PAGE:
Pinterest: Interact, Innovate, And Encourage Sharing To Win

Pinterest

Pinterest has been on everybody’s lips this year, and according to Shareaholic statistics, it drove as much traffic to websites as Twitter did in the month of February. Its largest user group in the UK is the 25-34 bracket and 29% of users are in the highest income bracket (source). The business potential of the social network therefore, is huge.

Pinterest is an image-sharing service. It’s not the first and it definitely won’t be the last, but it hit a very sudden popularity at the start of 2012 that’s hard to ignore. The concept of Pinterest is very simple: when you see something you like online you ‘Pin it’ to one of your boards, which are like virtual scrapbooks. Other users who follow you can see those pins and ‘Re-Pin’ or ‘Like’ the image if they so desire.

While Pinterest still has far fewer members or active users than other social networks, there’s a huge difference between Pinterest and a network such as Facebook or Twitter when it comes to business use. The relationship between brands and consumers is a much more natural fit on the image-sharing social network because of the nature of its use. Whether you’re looking in the 17.2% of pinboards in the ‘Home’ category, the 12.4% in ‘Arts and Crafts’ or the 11.7% in ‘Style/Fashion’, you are going to find pin-after-pin of different products.

Businesses, after being told for years to get online and into social media, have done so, and then hit a new-media brick wall. Far too often, you find businesses that have an online social media presence – be it on Twitter or Foursquare – but don’t fully understand how to use it and how they should be utilised differently from one another. Each platform has great advantages for any number of businesses, but used incorrectly it can be a hindrance rather than help.

So how can businesses learn to use Pinterest to their advantage, and what businesses should be using Pinterest in the first place? To use Pinterest well, you need to first use the Pinterest site correctly, and second, make sure your website is Pinterest-optimised.

A number of businesses were very quick to take advantage of Pinterest, with clothing lines asking consumers to pin their products and then re-pin them, food companies posting recipes, and travel networks re-pinning impressive holiday and travel photographs. Those who are innovative, or even offer something just a little bit different, get ahead on Pinterest.

The same rules apply to using Pinterest as with other social networks – interaction is essential and shamelessly plugging your own product by pinning your own web content alone is never going to help. You may have to feel comfortable re-pinning or liking other images, which aren’t necessarily related to your own business or brand.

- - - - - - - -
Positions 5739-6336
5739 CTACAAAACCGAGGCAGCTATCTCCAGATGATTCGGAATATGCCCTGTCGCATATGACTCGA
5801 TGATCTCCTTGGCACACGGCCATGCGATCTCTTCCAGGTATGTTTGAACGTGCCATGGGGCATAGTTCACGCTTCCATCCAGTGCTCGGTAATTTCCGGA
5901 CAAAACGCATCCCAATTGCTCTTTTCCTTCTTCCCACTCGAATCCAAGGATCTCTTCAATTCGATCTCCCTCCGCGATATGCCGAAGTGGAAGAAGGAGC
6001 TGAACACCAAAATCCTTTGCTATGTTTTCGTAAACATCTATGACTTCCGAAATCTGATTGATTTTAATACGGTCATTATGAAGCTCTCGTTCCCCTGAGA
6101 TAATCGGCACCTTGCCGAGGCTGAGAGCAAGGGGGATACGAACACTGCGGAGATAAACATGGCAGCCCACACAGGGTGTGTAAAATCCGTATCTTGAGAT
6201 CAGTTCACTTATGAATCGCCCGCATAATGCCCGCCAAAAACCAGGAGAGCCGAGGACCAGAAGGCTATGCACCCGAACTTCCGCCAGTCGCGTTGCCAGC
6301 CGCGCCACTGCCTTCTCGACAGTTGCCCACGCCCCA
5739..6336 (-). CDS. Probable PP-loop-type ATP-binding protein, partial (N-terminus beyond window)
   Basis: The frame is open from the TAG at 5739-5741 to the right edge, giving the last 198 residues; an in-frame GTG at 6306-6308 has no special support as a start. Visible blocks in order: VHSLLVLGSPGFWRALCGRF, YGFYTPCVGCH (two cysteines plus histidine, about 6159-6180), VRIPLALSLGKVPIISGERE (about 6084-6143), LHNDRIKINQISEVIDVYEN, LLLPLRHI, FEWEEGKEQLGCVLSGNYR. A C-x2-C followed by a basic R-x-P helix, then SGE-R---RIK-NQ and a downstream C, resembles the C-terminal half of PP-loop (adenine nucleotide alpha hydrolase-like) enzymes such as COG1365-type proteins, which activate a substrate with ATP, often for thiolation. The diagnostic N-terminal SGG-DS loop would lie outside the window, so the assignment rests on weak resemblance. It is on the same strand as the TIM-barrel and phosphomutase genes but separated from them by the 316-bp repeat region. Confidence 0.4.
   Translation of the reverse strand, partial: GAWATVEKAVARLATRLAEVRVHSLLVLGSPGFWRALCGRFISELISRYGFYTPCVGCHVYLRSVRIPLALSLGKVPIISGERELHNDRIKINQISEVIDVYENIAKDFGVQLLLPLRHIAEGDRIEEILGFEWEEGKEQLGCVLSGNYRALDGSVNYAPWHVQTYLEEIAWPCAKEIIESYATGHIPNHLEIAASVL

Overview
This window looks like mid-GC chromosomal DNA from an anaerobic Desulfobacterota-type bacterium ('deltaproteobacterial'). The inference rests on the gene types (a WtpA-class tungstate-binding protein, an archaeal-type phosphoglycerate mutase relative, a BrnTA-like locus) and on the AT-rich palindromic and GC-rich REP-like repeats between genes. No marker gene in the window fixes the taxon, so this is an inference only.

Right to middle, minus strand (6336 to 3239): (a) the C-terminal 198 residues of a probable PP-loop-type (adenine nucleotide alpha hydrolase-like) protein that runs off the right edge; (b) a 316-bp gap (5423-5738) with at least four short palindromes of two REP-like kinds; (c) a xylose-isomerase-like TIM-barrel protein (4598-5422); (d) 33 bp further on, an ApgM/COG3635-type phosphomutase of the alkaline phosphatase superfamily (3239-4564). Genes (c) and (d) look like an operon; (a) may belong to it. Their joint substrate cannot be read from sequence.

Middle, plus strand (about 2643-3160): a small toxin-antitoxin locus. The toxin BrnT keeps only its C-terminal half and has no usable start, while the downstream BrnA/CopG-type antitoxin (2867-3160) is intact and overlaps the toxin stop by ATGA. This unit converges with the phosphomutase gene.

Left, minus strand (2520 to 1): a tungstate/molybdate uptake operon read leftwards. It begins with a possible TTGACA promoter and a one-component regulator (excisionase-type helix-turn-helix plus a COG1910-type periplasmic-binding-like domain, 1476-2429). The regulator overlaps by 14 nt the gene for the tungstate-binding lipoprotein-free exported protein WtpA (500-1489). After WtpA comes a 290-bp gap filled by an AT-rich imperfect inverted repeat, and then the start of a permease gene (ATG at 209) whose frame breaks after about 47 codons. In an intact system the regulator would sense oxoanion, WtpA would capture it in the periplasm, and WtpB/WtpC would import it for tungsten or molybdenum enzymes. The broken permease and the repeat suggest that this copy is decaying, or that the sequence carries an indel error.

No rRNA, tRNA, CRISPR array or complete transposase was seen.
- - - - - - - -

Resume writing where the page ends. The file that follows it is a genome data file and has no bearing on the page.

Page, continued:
Interestingly, businesses that don’t sell products can take advantage of this because while Pinterest naturally lends itself to product-selling companies, it can be a useful way to add a human touch to a service-based industry as well. By re-pinning or liking other people’s images, you can add a cultural element to your business, without seeming inauthentic or pushy.

Want to make like GAP and get your products ‘Pinned’ all over the site? One of the most important tools is the ‘Pin it’ button – this can be added to your main site, on your photo galleries, and on your blogs. The more content you have being pinned, the further your social reach, which also means you need to start thinking about the kind of content you are uploading.

If your blog naturally lends itself to image-based content, make sure it is original and as eye-catching as possible. If you don’t have the time commitment in your team to use the Pinterest network, then optimising your own website for the social network can be a happy medium to promote your business online.

Not all businesses will be able to use Pinterest to their advantage and, like other social media, it requires time to be invested in it to use it well. There are definite business uses for the current most talked about social network, but as with the others, if you’re getting on Pinterest just because you think you should, you’re probably going about it all wrong.

Drew Benvie is UK group managing director of Hotwire, Skywrite and 33 Digital. Drew is a seasoned agency MD and digital and social media PR specialist. He was named #1 most respected individual in New Media Age's 2011 Reputation Online survey, one of PR Week magazine's 29 under 29 (a long time ago now), named in the PR Power Book, and has picked up awards for his campaigns including PR Week, The Holmes Report and Reputation Online. Drew also first wrote the Wikipedia page on social media. Drew's background is in corporate, digital, technology and social media PR, having worked agency and client side for over 12 years. As one of the earliest UK PR and marketing practitioners to foster social media and use it in mainstream campaigns, Drew has represented brands and organisations across all sectors throughout his career.